Educational radio has been taken to an entirely new level in India recently by an innovative new program. It is a collaboration between All India Radio and The Bihar Education Project (BEP), who together have been using radio to tech English language skills since November of 2007.
Via The Times of India:
The Bihar Education Project (BEP) has been doing something similar since last November. It has provided radio sets in 70,000-odd government schools across the state to reach out to around 67 lakh Class I and II children. The children are being taught English, otherwise introduced in Class V in the state, four days a week through All India Radio.
“The idea behind the interactive ‘English Is Fun ‘ radio programme is not only to increase the understanding of English in children but also to remove the inferiority complex in students of government schools because of their poor command of the language,” said BEP director Rajesh Bhushan.
I love seeing radio used this way. It brings to mind the post I did about Farm Radio International’s efforts to teach farming techniques in Africa over the radio. Practical, immediate, and useful. That usefulness was thrown into sharp relief last Monday when Bhushan along with Unicef and EDC officials unveiled the results of the first survey of results across 2,160 students across 38 districts. The figures are encouraging to say the least:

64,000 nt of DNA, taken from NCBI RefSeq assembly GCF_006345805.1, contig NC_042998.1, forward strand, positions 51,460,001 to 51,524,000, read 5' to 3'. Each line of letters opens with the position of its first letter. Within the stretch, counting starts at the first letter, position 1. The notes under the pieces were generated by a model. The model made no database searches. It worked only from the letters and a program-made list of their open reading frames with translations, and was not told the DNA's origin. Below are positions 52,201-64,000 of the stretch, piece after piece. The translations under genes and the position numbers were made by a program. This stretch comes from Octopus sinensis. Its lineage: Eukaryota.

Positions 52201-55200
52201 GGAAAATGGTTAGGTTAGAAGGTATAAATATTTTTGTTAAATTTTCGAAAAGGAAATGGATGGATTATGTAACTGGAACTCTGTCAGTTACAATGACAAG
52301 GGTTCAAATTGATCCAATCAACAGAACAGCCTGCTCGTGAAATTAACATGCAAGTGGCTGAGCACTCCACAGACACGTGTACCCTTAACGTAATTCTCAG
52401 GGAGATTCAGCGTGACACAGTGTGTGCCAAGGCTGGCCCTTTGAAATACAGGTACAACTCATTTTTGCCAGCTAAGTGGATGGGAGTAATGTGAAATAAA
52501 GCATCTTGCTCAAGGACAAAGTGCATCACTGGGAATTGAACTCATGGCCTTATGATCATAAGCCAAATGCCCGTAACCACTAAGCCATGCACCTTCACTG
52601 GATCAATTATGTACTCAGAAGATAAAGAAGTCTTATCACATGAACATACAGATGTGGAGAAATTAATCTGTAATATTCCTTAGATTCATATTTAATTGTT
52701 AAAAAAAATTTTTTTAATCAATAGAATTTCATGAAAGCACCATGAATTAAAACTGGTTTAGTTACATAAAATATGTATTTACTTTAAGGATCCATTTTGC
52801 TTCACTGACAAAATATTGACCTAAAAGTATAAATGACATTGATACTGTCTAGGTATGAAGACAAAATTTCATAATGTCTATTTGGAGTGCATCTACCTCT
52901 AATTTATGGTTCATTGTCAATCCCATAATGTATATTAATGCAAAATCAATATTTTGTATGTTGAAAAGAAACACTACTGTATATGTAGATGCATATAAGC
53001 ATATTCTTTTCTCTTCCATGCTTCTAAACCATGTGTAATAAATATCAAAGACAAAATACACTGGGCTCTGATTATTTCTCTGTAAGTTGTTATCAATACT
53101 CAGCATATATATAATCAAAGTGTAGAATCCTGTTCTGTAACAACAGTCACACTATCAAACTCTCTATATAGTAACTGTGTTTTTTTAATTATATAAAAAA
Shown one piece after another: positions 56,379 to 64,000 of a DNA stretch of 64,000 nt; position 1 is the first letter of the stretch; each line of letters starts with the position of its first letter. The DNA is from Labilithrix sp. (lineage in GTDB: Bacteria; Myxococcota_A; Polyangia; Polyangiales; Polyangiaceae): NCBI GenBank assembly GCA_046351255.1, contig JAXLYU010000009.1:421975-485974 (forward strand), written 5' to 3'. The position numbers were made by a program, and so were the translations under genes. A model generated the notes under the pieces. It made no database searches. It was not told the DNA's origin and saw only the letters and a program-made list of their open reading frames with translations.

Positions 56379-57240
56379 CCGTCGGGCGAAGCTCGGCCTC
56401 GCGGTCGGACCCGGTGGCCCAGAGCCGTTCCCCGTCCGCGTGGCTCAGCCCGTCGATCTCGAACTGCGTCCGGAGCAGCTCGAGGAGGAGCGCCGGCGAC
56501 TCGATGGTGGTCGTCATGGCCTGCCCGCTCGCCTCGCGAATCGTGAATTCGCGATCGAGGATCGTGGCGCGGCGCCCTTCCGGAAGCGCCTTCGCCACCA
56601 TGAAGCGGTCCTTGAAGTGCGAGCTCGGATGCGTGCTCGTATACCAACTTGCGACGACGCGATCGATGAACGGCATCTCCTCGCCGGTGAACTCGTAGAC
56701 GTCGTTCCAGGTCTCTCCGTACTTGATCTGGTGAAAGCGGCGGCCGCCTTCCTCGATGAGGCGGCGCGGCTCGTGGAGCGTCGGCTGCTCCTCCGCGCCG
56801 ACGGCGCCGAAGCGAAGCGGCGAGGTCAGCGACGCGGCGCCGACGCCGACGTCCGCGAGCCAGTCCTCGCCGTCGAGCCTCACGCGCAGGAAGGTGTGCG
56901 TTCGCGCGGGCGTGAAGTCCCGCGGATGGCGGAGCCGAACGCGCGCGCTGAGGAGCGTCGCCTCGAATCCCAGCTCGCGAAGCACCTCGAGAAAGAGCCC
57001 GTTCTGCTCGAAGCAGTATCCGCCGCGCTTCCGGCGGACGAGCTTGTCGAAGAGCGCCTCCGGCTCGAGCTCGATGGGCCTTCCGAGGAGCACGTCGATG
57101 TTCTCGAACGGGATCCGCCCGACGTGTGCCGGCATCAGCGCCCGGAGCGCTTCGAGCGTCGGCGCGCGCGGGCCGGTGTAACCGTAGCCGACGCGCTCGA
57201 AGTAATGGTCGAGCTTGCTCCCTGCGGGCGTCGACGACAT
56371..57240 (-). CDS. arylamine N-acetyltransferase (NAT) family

During the pre-test period, 42.7% of the students had below average reception of English while another 47.9% had average comprehension of the language. Only 9.4% of the students had good reception of English. Post-programme, these figures have changed drastically to 8.67%, 72.6% and 18.8% respectively.
Speaking English also improved. During the pre-test period, 84.9% of the children were below average while another 13.7% were average in speaking English. Only 1.4% of the children had good speaking ability. Post-programme, the figures have changed to 68.7%, 39.9% and 2.4% respectively.
Now that is what I call results! An almost doubling of the number of kids with good English skills. Educational programming is hardly a new concept, but coupled with the distribution of radios into the classroom it is reaching not only a new audience, but also new heights of effectiveness.
This shows once again the native reach of broadcast radio. The airwaves extend everywhere, as long as a receiver is available the connection is made. That is what really strikes me about the Bihar Education Project. It is not only a radio program that is being utilized, but the distribution of receivers to a broad base of users that can directly benefit from them.
In an age when radio receivers cost almost nothing, this is a great way to reach out!